(ii) 60 min endurance ran at 70% of VO2 max consumption (END)
Plasma leptin, insulin, and glucose levels before, immediately after, 24, and 48 hours after exercise(i) Plasma leptin levels did not differ between time points for the MAX run
(ii) Leptin was significantly lower 48 h after exercise in END group
170Ten young men (age, 21)Acute heavy resistance protocol (50 total set comprised of the squat, bench press, and lat pull-down)Plasma leptin levelsLeptin concentration showed a delayed (approximately 9 h) reduction after acute resistance exercise
8245 males participated in one of the three competitive exercise protocols(i) A half marathon run (21.097 Km, 1400 Kcal)
(ii) A ski-alpinism (45 Km, 5000 Kcal)
(iii) An ultramarathon race (100 Km, 7000 Kcal)
(i) Serum leptin
(ii) Plasma free fatty acids
Serum leptin levels decreased significantly in ultramarathon and ski-alpinism but not in half marathon run

Exercise protocols in obese, prediabetic, and/or metabolic syndrome patients
171Fifty inactive men (age, 65–78, BMI, 28.7–30)Low intensity ( )
Moderate intensity ( )
High intensity ( )
Control ( )
For 24 weeks
Exercise energy cost
Skinfold sum
Body weight
VO2 max
Resting metabolic rate
Plasma leptin and adiponectin
Leptin was diminished by all treatments
17250 sedentary type II diabetic subjects divided to a diet therapy ( ) group or an exercise plus diet therapy groupExercise protocol consisted of walking and cycle ergometer exercise for 1 h × 5/week with the intensity of 50% of VO2 maxPlasma leptin levels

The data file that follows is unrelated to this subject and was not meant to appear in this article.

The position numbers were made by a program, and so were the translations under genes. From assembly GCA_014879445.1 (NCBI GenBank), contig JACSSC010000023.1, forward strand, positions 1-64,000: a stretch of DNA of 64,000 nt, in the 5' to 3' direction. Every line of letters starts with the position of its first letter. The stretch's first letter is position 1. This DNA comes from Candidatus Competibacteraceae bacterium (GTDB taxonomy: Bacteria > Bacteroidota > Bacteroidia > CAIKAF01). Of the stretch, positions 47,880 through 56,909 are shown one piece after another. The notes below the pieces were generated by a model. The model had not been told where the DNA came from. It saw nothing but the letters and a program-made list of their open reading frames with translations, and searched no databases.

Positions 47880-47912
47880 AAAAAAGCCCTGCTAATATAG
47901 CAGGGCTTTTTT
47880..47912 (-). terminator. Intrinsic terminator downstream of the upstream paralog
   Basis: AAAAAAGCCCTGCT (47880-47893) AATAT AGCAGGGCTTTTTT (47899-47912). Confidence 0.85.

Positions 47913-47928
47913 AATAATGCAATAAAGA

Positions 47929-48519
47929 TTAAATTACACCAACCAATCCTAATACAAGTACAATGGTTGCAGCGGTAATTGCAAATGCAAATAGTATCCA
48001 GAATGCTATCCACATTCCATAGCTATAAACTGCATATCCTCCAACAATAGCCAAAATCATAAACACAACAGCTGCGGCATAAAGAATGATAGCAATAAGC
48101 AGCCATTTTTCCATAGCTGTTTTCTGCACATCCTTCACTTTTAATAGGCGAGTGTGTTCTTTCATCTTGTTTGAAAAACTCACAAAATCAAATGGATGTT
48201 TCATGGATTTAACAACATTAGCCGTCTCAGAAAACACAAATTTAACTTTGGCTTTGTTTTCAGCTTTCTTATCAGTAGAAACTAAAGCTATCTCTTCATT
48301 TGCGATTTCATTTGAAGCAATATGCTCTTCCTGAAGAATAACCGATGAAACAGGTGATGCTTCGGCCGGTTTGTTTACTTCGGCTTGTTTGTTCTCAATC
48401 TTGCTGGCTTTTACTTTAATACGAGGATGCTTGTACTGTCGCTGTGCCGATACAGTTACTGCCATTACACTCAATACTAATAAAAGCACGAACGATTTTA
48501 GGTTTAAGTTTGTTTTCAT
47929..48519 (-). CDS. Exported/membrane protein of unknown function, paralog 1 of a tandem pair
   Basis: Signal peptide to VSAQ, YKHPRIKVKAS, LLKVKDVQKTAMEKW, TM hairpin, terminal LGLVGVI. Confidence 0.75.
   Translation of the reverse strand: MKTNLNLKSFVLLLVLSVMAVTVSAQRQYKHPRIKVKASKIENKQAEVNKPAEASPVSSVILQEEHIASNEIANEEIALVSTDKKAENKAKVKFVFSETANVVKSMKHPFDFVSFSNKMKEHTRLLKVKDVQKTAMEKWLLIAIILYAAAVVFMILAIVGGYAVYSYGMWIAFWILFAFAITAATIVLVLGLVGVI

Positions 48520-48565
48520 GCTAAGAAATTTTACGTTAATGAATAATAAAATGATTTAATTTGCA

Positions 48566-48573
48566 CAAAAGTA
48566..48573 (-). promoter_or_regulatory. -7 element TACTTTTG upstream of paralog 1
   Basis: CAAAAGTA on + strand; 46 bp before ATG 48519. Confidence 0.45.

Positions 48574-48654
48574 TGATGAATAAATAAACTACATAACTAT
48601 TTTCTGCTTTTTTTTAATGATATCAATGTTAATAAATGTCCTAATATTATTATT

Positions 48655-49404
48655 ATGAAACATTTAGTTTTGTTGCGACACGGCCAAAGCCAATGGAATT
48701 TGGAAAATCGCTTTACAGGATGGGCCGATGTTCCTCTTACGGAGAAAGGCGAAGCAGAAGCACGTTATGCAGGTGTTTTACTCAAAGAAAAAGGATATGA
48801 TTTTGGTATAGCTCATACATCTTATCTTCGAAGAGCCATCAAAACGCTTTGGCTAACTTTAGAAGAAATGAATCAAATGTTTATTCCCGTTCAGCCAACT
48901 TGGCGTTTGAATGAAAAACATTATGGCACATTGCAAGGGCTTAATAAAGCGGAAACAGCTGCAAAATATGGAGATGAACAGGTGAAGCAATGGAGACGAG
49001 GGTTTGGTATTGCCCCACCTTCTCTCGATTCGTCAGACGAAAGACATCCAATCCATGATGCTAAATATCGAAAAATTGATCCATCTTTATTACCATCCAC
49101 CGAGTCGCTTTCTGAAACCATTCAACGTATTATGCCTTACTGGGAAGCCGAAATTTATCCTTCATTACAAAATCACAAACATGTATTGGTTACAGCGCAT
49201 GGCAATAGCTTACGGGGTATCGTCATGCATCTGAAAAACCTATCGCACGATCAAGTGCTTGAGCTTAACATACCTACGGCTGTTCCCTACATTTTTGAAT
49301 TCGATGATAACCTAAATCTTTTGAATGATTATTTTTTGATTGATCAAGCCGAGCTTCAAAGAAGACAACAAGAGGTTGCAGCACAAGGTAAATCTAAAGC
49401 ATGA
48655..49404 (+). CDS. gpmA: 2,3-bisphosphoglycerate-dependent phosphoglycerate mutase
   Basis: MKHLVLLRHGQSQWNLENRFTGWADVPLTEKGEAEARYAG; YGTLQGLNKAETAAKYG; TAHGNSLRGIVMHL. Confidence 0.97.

Fasting plasma insulin, glucose, cortisol, and HbA1c
Urinary 17-OHCS
Leptin significantly decreased in exercise group
8430 men and women (17 controls and 13 type II obese diabetics, age 40–55)Three repetition of maximal weight lifting bout 72 h after their last training bout of 6 weeks of resistance trainingSerum leptin levels plus glucose and insulinAcute exercise decreased leptin level in diabetic group
8534 women offspring of type II diabetic patients and 36 matched female controlsSeven weeks of exercise interventionInsulin sensitivity index, VO2 max, and plasma leptin levelPlasma leptin levels decreased only in the offspring of diabetic patients
17350 diabetic men divided to exercise training or standard therapy for 2 yearsEndurance and muscle strength training 4 times/week.HbA1c, insulin, leptin, blood lipids, blood pressure,VO2 max, and muscle strengthVO2 max, muscle strength, HbA1c, and leptin improved in exercise group